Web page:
So as you can see, I have two things that are very important to me. I can schedule some things for work stuff ahead of time, but I usually update it 7 days a week and often like to stay connected for any local updates. I can’t express how serious I am when I say I think about my job a lot – sometimes I can’t shut it off. It keeps me awake at night pondering solutions to questions that will probably never be asked. And then I get started with an idea or plot veer that I disappear into my computer. It’s not a bad problem to have, but between that and the characters yelling at me every day, how do I want to balance them out? In addition to spending time with my husband, friends and family, plus things like errands and downtime?

I only have half an answer for you. My schedule is predictable. I work, I usually stay in, we sometimes go out to dinner or drinks, and I like lazy Sundays. Sometimes, I do have the time to both decompress for a couple hours and then go write for the rest of the night in the back room. And even though my laziness loves to kick in, when I get started on a chapter, it’s hard to tear me away. If you do, it’s like I’ve just woken up from a dream and am still trying to remember all the pieces, so I only pay half attention.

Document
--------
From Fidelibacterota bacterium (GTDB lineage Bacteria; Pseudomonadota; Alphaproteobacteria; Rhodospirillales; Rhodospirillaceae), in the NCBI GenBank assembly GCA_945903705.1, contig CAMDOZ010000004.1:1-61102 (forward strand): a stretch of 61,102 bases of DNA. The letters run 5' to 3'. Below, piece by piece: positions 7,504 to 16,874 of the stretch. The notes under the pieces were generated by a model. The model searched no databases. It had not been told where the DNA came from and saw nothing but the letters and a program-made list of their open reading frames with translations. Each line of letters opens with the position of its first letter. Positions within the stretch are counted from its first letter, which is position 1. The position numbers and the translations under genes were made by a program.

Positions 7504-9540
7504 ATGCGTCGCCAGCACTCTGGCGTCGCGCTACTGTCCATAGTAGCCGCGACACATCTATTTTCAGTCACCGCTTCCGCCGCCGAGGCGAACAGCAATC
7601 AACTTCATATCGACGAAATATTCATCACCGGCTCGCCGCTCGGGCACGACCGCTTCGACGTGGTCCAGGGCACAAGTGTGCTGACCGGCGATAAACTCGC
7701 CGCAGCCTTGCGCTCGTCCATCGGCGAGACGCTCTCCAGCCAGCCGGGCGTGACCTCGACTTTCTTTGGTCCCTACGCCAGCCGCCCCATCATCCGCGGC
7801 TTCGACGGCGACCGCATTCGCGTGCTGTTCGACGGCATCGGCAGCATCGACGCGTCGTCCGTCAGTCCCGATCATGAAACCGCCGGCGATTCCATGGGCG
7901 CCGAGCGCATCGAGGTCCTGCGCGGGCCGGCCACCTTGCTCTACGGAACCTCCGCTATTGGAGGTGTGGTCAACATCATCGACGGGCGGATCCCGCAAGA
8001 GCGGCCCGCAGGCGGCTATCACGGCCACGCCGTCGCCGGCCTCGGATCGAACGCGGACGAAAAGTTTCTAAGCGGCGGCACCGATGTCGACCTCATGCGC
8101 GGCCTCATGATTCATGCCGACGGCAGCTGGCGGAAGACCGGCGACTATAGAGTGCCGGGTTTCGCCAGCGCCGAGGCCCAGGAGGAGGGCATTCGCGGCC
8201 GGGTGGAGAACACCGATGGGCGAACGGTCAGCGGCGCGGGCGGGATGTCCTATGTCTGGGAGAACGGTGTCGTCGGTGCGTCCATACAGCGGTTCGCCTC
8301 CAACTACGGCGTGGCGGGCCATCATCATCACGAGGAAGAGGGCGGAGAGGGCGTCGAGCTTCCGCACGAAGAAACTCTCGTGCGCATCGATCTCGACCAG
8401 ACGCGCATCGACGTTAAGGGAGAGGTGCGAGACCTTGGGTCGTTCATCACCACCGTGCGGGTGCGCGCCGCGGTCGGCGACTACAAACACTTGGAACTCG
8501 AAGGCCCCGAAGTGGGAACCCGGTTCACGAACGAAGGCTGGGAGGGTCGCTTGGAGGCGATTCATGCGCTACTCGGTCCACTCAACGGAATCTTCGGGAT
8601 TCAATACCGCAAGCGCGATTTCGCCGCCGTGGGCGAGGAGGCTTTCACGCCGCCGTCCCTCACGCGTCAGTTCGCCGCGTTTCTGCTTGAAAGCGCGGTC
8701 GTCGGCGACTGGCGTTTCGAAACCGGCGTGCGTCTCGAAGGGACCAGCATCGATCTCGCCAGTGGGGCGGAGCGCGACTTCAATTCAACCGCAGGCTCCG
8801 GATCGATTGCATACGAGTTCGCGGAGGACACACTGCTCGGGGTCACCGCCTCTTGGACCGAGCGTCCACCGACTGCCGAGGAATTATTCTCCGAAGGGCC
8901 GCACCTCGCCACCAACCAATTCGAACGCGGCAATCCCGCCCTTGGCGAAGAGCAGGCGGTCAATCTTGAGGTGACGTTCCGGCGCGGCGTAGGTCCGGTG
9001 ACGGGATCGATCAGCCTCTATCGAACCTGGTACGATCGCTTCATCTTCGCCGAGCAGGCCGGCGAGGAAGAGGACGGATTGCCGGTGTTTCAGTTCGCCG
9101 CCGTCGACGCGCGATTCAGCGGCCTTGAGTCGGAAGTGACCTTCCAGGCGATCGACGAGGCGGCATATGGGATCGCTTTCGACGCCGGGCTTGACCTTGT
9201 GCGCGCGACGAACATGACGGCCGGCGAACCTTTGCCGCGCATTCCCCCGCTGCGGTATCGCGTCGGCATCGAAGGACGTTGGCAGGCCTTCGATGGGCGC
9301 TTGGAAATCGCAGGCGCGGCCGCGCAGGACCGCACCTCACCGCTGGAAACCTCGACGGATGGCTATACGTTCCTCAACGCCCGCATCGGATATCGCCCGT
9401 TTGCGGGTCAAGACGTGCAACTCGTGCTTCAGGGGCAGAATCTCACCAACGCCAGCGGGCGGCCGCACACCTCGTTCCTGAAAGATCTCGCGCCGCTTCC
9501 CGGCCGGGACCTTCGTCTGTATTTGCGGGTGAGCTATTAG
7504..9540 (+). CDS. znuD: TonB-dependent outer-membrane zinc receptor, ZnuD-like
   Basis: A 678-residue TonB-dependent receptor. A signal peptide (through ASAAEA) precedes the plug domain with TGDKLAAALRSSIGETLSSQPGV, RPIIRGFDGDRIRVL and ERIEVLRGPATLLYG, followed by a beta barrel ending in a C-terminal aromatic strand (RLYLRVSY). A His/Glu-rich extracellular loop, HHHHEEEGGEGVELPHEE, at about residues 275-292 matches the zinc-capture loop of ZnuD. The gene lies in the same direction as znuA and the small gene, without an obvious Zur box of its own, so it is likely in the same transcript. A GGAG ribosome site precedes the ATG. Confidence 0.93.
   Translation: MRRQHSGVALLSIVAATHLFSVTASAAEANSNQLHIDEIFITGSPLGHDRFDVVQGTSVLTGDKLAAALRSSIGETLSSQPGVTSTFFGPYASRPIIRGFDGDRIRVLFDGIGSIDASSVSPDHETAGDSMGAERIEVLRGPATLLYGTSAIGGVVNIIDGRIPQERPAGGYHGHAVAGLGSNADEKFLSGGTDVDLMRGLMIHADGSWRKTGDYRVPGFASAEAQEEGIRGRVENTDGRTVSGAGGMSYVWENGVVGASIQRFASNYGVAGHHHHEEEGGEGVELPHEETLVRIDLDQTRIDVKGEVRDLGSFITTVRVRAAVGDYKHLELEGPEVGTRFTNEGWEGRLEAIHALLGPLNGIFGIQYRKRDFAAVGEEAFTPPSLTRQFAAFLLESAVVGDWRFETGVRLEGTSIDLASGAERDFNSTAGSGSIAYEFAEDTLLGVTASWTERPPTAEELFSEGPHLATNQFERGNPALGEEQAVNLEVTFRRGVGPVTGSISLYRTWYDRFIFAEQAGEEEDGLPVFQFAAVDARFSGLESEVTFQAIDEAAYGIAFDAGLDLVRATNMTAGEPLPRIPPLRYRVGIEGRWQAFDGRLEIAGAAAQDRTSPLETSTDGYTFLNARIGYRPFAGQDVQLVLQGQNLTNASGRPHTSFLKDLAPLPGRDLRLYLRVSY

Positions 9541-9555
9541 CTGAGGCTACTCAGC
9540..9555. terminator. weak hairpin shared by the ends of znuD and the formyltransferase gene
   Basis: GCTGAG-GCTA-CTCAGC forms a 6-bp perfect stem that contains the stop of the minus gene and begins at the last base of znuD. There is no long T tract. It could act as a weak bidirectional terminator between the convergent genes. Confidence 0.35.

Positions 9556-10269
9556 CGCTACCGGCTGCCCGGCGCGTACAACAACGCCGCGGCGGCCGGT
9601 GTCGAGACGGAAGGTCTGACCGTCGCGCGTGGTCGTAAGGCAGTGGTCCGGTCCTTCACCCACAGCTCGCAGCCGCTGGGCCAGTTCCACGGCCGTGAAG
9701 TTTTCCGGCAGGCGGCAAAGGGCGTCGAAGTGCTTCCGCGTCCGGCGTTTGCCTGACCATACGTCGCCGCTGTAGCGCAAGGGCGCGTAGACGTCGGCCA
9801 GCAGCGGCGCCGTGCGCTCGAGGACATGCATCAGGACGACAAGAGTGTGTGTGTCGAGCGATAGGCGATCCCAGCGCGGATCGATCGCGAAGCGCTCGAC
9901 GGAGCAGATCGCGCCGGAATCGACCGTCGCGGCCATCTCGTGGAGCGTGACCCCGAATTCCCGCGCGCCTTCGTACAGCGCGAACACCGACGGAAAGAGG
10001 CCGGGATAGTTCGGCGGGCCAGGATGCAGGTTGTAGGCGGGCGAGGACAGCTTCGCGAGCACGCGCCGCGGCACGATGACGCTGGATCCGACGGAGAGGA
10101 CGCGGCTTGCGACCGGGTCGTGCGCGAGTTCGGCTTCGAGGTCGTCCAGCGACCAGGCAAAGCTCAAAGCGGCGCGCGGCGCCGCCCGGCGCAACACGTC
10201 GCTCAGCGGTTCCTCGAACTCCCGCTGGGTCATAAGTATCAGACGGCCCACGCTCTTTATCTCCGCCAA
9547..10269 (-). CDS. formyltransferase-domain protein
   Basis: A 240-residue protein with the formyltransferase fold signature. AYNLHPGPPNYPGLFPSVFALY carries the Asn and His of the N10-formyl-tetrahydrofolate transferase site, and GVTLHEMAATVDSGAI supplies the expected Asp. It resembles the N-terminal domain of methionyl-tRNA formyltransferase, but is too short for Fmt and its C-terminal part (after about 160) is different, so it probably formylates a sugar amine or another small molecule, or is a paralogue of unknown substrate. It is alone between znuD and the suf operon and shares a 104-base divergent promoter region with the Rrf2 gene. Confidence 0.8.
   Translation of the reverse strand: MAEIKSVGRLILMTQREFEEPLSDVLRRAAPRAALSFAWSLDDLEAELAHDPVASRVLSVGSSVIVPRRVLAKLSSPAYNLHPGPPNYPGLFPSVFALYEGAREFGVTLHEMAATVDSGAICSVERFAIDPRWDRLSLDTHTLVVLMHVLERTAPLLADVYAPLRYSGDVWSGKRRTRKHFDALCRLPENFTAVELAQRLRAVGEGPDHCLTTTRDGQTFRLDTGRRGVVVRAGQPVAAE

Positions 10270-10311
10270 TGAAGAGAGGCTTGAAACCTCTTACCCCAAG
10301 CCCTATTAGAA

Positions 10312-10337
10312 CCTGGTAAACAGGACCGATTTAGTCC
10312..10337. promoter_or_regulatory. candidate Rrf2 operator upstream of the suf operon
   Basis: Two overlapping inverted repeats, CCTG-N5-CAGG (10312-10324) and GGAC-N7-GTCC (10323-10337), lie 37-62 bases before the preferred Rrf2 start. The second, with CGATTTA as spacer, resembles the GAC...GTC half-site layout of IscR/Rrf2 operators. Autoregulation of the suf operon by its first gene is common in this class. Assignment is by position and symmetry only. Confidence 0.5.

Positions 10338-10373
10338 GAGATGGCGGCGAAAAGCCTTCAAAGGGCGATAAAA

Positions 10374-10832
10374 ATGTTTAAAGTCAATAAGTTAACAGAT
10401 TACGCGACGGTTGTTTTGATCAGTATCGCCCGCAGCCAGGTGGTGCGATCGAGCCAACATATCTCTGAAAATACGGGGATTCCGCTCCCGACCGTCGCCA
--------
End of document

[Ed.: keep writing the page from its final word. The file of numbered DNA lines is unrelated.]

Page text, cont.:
The reason I say half an answer is because I know so many of you indie authors out there who are probably rolling their eyes at me, because they’re doing all these things, plus raising children and living far busier lives than me. (Since that’s not going to be me, I know I’ll eventually feel bad when I’m in my 30s without kids and complaining about no time. My married mom friends will punch me because I get a little quiet time. At least, that’s what my friend told me.) But that’s the thing – I feel like a lazy jerk sometimes because I don’t write fast enough. I let life get in the way, especially when it’s convenient.

And really, that’s my question. How do you balance it out? If reality were like my world in Gifted, my friend Courtney Cole would have to be either a Runner or a Doubler, because she is everywhere at once! She’s got her busy family AND she cranks out a book every few months, which is amazing to me! I can’t get over how fast she produces well-written, great novels that are all so different from one another. (I have to practically immerse myself in the characters before a story can really get going and sometimes that takes a while. That might be weird, I don’t know.) I really look up to her and wish I could write that fast (and well) but it might even just plain take me longer.

How do I write faster? How often do I yell at myself to get up and write before I make myself cry? And now that I’ve gotten this important, great job that now consumes most of my brainpower, can I find time to write? How do you stay sane, alone in your head, and relax long enough to get immersed in a book or another hobby? How do you find the time between kids (especially in the summer), jobs, weddings and other things?

Writers…share your secrets with me.